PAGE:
Let's do some quick math. Let's say a top investment banking analyst at a bulge bracket investment bank works on average 80 hours/week over 52 weeks and is paid $130,000 all-in. This would imply an hourly wage of $31.25. Using those numbers as a rough guideline, the typical junior investment banker makes between $25 - $35 per hour (pre-tax).

M&A Salary and Top IB Group Comp

Obviously now that we've enlightened you it's clear that investment banking is a well-compensated field. There are few jobs that pay six figures to college graduates right out of school. It's important to note that when looking at these average banker salaries, some of the top groups like M&A and top industry groups at the elite investment banks (like TMT at Goldman Sachs) pay even more than these average comp figures we're quoting. This is true especially in the higher cost of living cities like New York and London. That said, the real money is at the top. Even if you find investment banking isn't for you long term, enduring an analyst or associate stint can teach you an incredible financial skillset, build a great network, and open doors to incredible exit opportunities into other attractive career tracks.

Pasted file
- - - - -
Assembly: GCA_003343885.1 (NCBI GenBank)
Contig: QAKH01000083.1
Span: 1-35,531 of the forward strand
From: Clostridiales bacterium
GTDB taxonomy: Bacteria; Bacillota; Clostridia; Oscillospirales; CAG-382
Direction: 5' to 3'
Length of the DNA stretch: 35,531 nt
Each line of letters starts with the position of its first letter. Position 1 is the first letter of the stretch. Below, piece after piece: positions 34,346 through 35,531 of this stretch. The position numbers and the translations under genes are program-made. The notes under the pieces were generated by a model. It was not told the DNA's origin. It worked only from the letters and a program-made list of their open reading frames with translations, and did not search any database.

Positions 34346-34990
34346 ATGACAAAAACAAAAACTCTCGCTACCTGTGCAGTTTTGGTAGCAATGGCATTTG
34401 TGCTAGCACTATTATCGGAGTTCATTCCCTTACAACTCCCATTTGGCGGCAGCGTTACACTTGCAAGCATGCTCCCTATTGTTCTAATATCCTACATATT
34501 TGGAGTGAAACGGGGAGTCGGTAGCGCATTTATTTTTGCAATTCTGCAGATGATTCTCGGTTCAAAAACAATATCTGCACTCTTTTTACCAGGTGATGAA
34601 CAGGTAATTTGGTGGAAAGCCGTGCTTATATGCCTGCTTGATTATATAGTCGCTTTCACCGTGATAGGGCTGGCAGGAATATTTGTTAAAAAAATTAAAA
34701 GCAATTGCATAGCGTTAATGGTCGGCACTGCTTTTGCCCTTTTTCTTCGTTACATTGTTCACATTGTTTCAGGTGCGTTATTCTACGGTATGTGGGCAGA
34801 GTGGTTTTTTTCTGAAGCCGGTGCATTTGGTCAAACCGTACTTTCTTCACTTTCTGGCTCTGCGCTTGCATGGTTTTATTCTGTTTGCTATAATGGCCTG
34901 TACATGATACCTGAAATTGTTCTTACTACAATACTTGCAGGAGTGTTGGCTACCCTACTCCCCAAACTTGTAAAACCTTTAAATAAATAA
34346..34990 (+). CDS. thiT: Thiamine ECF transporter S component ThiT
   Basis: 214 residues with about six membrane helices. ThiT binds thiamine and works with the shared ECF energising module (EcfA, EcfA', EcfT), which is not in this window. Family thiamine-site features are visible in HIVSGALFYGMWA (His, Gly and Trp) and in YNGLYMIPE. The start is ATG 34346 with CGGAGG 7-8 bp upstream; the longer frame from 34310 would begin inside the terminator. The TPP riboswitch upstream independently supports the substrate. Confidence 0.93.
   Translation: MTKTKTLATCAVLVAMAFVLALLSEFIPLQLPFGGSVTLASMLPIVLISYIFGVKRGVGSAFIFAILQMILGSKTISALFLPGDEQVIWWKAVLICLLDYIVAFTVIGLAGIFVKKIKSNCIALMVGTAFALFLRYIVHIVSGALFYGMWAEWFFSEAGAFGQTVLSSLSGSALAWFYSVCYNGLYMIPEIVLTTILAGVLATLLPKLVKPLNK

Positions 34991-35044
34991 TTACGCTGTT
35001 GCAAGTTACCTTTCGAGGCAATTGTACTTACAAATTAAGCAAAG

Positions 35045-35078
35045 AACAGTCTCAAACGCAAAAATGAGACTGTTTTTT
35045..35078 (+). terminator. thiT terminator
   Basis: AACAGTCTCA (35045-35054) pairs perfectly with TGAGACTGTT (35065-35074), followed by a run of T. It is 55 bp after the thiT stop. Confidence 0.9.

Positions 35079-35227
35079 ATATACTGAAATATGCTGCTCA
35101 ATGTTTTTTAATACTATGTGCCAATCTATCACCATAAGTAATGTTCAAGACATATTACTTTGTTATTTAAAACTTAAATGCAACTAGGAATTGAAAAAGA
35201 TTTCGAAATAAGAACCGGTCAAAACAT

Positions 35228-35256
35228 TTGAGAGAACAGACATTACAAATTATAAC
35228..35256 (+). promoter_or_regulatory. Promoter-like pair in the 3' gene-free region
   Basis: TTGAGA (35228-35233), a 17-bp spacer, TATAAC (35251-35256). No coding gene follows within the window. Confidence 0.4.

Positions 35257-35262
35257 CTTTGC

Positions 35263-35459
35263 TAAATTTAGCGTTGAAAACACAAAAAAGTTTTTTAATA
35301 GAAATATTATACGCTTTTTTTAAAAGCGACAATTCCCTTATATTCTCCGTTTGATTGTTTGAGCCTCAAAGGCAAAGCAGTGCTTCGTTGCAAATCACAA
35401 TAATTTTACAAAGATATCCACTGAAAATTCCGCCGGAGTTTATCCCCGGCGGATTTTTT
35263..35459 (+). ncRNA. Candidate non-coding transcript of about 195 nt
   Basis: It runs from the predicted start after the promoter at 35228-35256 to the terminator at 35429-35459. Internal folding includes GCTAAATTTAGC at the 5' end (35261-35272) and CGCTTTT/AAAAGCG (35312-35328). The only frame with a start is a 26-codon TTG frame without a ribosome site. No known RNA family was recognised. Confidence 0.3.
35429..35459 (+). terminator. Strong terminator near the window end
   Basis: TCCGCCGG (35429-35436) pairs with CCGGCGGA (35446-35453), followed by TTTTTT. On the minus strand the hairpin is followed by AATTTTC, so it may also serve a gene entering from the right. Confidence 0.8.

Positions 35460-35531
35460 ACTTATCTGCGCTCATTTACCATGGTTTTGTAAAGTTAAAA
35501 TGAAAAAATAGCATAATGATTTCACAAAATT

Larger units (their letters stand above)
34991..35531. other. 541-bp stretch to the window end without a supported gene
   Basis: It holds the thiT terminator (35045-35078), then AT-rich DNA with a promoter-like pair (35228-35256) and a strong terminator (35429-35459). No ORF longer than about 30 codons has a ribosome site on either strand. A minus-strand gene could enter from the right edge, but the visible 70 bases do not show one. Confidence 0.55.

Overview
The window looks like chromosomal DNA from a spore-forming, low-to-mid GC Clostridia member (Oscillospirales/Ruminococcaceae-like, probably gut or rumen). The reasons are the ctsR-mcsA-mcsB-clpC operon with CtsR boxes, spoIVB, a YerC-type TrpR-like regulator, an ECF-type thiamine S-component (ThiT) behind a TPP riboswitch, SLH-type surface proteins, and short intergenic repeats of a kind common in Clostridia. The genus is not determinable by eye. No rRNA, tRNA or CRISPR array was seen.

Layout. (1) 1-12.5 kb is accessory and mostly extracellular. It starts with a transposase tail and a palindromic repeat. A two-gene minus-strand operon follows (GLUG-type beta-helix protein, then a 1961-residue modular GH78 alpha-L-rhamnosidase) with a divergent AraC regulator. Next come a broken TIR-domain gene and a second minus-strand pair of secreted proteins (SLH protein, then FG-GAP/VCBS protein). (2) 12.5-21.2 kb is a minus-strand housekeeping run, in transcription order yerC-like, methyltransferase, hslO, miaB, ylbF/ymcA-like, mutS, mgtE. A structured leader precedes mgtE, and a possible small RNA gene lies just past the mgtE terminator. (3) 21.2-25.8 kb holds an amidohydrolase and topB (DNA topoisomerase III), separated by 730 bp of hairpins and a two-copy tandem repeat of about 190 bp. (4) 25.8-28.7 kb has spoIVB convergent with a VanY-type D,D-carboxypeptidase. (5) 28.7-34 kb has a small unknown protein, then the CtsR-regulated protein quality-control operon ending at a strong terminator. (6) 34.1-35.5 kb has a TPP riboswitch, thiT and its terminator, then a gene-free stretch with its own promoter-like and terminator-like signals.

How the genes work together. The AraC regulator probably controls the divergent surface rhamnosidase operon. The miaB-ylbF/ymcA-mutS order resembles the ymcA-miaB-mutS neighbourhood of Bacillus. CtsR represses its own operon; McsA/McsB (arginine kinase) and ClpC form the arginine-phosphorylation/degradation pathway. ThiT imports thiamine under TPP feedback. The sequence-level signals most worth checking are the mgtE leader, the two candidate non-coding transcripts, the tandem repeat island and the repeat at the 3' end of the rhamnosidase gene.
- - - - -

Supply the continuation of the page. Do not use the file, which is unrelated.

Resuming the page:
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Interested in Investment Banking - Breaking In

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Sample Compensation Distribution in WSO Company Database Shown Below (for HSBC)


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Let’s skip the clever introduction and look at the full, updated numbers for investment banker salary and bonus data as of 2021:

Position TitleTypical Age RangeBase Salary (USD)Total Compensation (USD)Timeframe for Promotion
Analyst22-27$85-$95K$130-$200K2-3 years
Associate25-35$150-$200K$250-$450K3-4 years
Vice President (VP)28-40$250-$300K$400-$700K3-4 years
Director / Senior Vice President (SVP)32-45$300-$350K$600-$1,000K2-3 years
Managing Director (MD)35-50$400-$600K$1,000K+N/A